According to a recent report on National Public Radio, dognappings have risen 49 percent in the U.S. in 2011, according to data gathered by the American Kennel Club. “We believe the increase is due to economic times,” said Lisa Peterson, a spokesperson for AKC, which has been tracking pet theft for several years. “You have people who want pets … but can’t afford to purchase them or pay the adoption fees, so we find that they’re just taking them for themselves or to give them as gifts,” she says. “But then on the other hand, you have the criminal element that steals dogs and tries to sell them to unsuspecting buyers.”
Lisa says the top two ways dogs are being stolen are during home invasions and out of parked cars. She cites a case in Florida where criminals took a 55-inch television set and also Boo-Boo, the Yorkshire terrier, with all of his belongings. While we know our clients would never dream of doing it, tying up a dog in front of a store also makes it vulnerable for theft.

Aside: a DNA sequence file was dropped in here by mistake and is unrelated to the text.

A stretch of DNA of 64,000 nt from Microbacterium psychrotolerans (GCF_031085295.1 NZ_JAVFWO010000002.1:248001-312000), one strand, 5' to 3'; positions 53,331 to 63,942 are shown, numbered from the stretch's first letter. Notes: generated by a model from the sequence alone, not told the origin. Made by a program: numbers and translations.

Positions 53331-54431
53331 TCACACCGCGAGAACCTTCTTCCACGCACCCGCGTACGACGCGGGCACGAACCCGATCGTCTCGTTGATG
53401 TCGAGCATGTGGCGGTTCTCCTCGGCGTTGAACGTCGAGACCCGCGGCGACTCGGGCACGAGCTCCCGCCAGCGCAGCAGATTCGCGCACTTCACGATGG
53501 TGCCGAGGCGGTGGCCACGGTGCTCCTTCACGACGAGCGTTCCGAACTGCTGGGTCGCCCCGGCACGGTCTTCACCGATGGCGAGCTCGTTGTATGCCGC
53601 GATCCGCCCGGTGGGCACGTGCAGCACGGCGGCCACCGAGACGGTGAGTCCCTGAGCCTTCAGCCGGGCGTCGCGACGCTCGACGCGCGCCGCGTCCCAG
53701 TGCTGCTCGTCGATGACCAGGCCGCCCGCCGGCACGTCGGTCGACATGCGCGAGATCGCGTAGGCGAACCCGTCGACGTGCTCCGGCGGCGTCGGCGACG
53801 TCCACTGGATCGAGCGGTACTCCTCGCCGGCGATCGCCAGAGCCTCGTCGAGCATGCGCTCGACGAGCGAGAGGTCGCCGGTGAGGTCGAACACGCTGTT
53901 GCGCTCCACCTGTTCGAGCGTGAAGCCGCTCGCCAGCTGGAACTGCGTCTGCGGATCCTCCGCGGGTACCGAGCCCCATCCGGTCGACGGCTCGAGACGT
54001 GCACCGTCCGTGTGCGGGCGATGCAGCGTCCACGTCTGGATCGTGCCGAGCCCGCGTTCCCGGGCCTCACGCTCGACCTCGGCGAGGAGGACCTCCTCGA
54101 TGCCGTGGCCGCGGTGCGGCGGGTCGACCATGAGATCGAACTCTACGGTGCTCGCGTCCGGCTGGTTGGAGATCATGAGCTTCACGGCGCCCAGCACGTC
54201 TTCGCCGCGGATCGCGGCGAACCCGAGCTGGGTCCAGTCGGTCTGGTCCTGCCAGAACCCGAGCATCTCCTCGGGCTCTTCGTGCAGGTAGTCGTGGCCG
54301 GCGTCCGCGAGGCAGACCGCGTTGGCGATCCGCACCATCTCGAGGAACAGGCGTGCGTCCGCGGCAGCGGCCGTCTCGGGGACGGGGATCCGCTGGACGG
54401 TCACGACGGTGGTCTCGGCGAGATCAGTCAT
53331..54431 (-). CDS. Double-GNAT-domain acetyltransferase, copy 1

Some dog owners choose to protect their pets by having a microchip implanted, but there are also common-sense, close-to-home measures like always having readable identity tags with name & phone number or not leaving your dog unattended in your yard. In addition, Peterson says, dog owners should be cautious with information they tell strangers. “We saw a man in Tulsa, Okla., who was approached by a man in a park, [who asked] about his adorable pit bull puppy,” she says. “Then apparently the criminal followed him home and the next morning broke into the house, tied up the family at gunpoint and stole the puppy.”
Sorry to scare you with this! Although pet theft is lower here than in Florida or Tulsa, we want to help inform you in as many ways as possible to protect and care for your dogs.